All photos credit: Audi

First there was the Audi R8 Le Mans prototype. It was one of the most successful cars of its kind, and it was good. Then came the road-going R8 sports car, which was also good. Then the R8 sports car went racing in its own right, cementing Audi’s quest to dominate everything with something called an “R8.”

GT4 is one of the least extreme specs for race cars. Outside of one-offs like the wacky enclosed KTM X-Bow, these cars look pretty normal, and approachable, without a lot of the insane aerodynamic aids you’d find on a GT3 or GTE spec race car. As such, the R8 LMS GT4 shares 60 percent of its components with the road-going R8, according to Sportscar365. It’s even produced on the same assembly line as the R8 Coupe V10.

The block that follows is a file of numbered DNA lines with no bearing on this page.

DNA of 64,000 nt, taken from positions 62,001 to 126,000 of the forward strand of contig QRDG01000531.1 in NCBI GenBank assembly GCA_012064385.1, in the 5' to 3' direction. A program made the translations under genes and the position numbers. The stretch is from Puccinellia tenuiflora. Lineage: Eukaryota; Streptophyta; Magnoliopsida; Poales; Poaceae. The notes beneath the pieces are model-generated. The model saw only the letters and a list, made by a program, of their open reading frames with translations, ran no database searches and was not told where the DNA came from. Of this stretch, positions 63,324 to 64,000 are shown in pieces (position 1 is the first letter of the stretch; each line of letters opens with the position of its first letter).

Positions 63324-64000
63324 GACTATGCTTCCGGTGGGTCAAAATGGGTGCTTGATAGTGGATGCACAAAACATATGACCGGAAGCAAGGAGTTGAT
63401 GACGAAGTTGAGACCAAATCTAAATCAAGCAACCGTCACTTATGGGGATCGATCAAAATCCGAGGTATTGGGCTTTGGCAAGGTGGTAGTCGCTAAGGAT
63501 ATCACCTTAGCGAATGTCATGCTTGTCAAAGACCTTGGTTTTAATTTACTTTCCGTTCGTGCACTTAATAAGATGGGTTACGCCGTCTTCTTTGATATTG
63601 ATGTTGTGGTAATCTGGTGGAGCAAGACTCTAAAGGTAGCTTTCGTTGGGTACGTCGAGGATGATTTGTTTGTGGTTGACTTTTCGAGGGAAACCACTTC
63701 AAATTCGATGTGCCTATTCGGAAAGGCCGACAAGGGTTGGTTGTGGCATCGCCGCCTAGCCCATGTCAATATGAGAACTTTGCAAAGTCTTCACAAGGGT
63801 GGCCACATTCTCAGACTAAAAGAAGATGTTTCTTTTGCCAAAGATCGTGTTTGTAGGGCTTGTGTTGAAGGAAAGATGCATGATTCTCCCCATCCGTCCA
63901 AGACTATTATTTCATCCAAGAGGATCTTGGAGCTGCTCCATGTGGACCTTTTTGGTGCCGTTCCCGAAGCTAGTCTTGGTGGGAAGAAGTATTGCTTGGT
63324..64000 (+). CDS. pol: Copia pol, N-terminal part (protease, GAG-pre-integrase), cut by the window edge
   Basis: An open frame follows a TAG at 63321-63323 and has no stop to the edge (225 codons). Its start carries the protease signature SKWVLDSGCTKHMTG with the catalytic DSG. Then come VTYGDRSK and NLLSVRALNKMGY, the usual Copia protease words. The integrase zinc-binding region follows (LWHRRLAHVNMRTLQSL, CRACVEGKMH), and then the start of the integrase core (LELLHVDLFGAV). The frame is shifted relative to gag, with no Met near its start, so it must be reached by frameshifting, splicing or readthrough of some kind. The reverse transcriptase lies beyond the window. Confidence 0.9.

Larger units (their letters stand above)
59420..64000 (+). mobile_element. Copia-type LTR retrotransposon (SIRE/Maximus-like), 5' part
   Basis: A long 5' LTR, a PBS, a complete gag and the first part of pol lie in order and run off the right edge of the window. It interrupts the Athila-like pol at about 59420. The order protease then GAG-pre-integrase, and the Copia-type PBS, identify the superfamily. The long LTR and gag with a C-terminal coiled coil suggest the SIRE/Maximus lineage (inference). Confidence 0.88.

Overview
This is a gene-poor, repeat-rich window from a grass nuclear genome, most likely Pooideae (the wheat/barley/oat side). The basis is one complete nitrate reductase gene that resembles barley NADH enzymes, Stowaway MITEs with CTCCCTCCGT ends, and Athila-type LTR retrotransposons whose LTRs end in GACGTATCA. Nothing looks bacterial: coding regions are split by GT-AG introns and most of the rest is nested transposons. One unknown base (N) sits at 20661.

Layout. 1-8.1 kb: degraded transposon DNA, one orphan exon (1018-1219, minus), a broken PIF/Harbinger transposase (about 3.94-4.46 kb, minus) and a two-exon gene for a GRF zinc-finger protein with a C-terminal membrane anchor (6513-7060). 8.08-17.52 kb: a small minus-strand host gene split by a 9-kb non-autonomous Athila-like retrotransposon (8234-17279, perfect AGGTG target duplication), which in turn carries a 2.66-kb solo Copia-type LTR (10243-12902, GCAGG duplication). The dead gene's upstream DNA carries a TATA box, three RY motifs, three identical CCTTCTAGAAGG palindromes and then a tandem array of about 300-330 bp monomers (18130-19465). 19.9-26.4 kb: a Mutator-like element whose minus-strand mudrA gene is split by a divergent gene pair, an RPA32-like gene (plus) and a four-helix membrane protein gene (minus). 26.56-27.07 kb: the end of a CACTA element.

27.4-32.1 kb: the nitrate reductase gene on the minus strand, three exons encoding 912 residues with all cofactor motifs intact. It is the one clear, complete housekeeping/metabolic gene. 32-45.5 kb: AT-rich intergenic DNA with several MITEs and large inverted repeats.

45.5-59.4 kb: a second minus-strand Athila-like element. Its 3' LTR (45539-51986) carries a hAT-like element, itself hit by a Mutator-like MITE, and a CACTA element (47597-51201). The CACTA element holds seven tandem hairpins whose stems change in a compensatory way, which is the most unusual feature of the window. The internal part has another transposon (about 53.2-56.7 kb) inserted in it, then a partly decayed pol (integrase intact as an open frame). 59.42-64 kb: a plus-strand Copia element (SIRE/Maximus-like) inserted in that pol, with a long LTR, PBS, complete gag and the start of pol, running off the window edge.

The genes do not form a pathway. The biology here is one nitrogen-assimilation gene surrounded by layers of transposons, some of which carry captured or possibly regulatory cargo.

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Powering the deceptively normal looking Audi is a roaring 5.2-liter V10 mid-mounted engine, which produces up to 495 horsepower to meet the GT4 spec rules.

GT4 cars compete in the Continental Tire Sports Car Challenge’s GT class and the Pirelli World Challenge GTS class in the United States, along with eleven other GT4-spec sports car series around the world. Audi’s new GT4 competitor will make its debut next month at the Nürburgring 24 Hours. Customer teams who order a new R8 LMS GT4 will start to receive them before the end of the year.

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Audi has two other customer cars at the moment: the R8 LMS GT3 (yes, another R8) and the RS3 LMS TCR. If only TCR’s pesky rules didn’t get in the way, they could have used an R8 for that, too. It’s not too late for a rebadge job, Audi. You might as well call your TCR an R8 for simplicity’s sake, too, and continue your quest to dominate everything at least once with a car called “R8.”